TDE: How is the ‘Hierophany’ collection a manifestation of this quest?
IA: The works are very spiritual. A few take on an obelisk-like form which is essentially a beacon of light, a guiding light. It’s something far off in the distance that roots you in place and gives you a destination. For this collection, I studied a lot of metaphysical geometry and ancient monuments to determine which shapes make sense and transcend time.
You look at ancient landmarks in Africa, Carnac, Stonehenge, or the pyramids, and realise that the formal language is directly connected. The different organic shapes are a kind of physicalisation, or harnessing of this energy. My goal with each piece is to exalt a single universal concept, which can stand as a microcosmic example of the entirety of the universe’s essence.
TDE: Talk about how craft and glassblowing, in particular, is involved in your design process.
IA: I’ve worked with a master glassblower in Switzerland for many years. He’s become a kind of mentor. Like Marc, he helped me find my way. Right out of school, I visited him and asked if he could help me formulate certain ideas and teach me how to do so. He was gracious and produced one of my first pieces. Over time, I went through a crash course of different techniques with him, mainly when translating specific colours or complex forms in the material using various moulding processes. I primarily work with 3D modelling software, which allows me to experiment and fantasise about different worlds; to work intuitively and without any constraints.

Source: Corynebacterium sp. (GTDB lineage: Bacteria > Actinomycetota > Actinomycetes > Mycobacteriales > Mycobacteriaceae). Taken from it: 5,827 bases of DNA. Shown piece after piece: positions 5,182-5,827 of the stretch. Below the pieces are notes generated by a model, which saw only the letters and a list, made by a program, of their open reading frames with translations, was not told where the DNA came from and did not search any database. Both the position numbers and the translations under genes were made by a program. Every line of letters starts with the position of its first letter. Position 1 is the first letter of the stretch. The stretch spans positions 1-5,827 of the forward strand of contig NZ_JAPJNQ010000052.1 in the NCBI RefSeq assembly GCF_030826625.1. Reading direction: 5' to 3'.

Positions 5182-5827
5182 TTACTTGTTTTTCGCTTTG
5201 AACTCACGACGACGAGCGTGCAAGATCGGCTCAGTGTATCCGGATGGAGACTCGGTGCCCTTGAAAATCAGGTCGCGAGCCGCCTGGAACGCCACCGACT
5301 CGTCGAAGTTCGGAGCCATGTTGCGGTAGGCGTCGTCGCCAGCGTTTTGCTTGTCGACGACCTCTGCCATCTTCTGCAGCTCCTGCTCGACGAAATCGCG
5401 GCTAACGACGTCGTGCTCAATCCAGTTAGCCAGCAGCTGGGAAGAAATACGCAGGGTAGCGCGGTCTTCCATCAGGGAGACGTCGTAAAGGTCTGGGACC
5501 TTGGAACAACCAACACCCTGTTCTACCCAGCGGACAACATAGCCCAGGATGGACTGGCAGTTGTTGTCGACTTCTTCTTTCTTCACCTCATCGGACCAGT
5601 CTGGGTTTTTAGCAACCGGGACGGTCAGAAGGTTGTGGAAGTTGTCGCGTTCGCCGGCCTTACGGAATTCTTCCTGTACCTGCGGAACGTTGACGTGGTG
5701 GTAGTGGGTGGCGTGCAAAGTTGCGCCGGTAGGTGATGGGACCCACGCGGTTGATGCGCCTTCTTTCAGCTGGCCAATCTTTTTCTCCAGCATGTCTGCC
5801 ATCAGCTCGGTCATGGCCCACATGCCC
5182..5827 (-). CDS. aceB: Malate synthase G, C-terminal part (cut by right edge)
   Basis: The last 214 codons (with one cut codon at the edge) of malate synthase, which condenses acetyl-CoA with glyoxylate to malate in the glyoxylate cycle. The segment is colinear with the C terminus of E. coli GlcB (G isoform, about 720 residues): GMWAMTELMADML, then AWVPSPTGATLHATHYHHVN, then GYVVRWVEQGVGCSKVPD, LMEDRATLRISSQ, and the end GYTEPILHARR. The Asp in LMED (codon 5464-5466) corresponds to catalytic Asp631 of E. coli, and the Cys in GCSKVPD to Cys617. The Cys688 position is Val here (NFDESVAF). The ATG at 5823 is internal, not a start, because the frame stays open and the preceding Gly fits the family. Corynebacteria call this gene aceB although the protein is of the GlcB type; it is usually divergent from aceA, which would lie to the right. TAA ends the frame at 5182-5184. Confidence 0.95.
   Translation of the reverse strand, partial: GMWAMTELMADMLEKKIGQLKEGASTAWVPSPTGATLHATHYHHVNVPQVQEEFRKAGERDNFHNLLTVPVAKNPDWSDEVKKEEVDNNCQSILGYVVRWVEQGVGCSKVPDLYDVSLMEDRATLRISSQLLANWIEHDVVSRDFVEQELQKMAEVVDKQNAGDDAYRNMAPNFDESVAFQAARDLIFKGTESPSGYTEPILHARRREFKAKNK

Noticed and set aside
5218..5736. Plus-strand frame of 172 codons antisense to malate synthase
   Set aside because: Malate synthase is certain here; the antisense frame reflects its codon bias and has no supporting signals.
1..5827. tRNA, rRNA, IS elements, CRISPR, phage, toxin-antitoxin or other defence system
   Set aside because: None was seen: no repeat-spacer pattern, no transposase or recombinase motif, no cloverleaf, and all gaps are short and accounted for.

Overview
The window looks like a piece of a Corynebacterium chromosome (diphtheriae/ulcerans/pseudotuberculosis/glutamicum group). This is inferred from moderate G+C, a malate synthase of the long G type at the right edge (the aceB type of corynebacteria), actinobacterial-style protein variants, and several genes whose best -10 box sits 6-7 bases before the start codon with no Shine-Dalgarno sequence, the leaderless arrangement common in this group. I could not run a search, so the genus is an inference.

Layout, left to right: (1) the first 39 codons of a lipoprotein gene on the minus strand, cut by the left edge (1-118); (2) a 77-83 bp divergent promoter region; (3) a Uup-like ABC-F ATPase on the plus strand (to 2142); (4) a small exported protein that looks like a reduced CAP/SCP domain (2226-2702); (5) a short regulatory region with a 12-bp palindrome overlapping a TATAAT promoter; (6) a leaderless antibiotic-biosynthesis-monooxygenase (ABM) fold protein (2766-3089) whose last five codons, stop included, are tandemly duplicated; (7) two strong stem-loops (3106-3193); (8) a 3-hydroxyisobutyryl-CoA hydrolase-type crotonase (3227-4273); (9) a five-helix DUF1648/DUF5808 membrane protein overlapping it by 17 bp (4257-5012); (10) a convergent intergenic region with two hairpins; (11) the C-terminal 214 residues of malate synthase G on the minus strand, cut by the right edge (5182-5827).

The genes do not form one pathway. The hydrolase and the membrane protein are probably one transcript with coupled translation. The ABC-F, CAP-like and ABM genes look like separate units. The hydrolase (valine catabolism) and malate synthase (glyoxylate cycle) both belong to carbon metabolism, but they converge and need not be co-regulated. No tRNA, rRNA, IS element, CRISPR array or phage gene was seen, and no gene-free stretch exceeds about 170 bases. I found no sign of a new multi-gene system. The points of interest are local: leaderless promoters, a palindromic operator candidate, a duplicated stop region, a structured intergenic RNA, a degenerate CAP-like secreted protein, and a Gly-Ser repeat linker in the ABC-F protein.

Bringing these drawings into glass hasn’t always been easy but working with the right craftspeople lets me create direct translations. I bring the concept, but I really depend on the glassblower to inform me how we’re going to make the thing that I’m imagining – because if you look at it, there’s no shortage of technical possibilities. When you look at pieces like ‘Manna Chandelier’, you realise that so many different elements are involved.
Glass and obsidian, which is technically volcanic glass, are a big part of the ‘Hierophany’ collection. Its magic quality comes through in how it deals with light. The fact that it’s both reflective and refractive and gives the viewer a certain feeling and energy. That means that incorporating light is one of the best ways to showcase the fact that it’s glass. For me, the combination of both elements drives home the idea of spirituality.
Ini Archibong: Hierophany at Friedman Benda.